Compelled by craft-infatuation, I sliced up some old dinge-y tshirts according the the various helpful tutorials that are out there. The tutorials might be useful for, say, making crochet bowls.
They are not helpful for making the quantity necessary for a rug. I love the way it looks now, but it was a somewhat miserable slog to get enough material for the giant rug I had in mind. From trial and error, how to make an enormous amount of t-shirt yarn.
1. Buy a lot of jersey fabric. A lot. I ended up using four king sheet size sets (I know.) because it was the most cost-effective fabric I could find. If you live in Philly, don’t go to Fabric Row for this one. The only white jersey I found was $24/yard. I don’t know how many yards are in a king-sized sheet set, but at $34/set it barely matters.
2. Cut all hems and elastic out of or away from your sheets. You may be tempted to try to use your seam ripper because you feel guilty about waste, but doing so will turn this arduous project into an even greater time-suck. If you feel really guilty, put leftovers in your ‘scraps for stuffing’ bag for when you finally make that ottoman you’ve pinned like eight times already.
3. Open your windows. This shiz gets dusty.
4. Either cut or rip one-inch strips. Doing this will take you an ungodly amount of time, so I would recommend:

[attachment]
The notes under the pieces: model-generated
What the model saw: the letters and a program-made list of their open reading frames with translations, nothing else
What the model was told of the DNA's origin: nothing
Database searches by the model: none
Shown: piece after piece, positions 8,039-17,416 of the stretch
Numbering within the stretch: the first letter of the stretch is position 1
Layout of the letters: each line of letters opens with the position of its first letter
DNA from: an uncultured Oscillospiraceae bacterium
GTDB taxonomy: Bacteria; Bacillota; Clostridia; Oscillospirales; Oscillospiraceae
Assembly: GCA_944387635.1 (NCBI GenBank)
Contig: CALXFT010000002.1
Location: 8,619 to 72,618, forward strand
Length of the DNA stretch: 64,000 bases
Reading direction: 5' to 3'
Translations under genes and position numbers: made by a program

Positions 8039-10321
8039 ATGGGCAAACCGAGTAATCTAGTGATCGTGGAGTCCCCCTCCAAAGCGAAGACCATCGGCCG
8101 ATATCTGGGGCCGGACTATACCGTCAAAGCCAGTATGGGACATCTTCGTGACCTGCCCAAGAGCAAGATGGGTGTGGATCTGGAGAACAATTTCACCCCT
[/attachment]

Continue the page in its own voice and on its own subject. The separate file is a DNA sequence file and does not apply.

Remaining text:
4.5. Taking your entire sheet. Folding it in half lengthwise. Fold it nearly in half again, but let the edges peak out about 8 inches. Keep folding from the bottom to the top two layers of fabric.
4.63. You can use scissors, or if you are blessed by your own craft supplies buying compulsion, break out your cutting matt and rotary cutter. Slice through the folded sheet at one-inch intervals. This will give you many one-inch strips that are folded over on themselves. I cannot tell you how pleased I was with myself for having bought the rotary cutter after the first six balls of yarn.
5. At the edges of your strips, cut slits. This way you can join the yarn together without making knots.
6. Join the yarn using numero 3 of this tutorial.
7. Stretch the strips so they get ropey. Now you understand why the commercially available brands are named after pasta.
Netflix in the background: Seasons 1 and 2 of the Tudors. You can take that judgment somewhere else.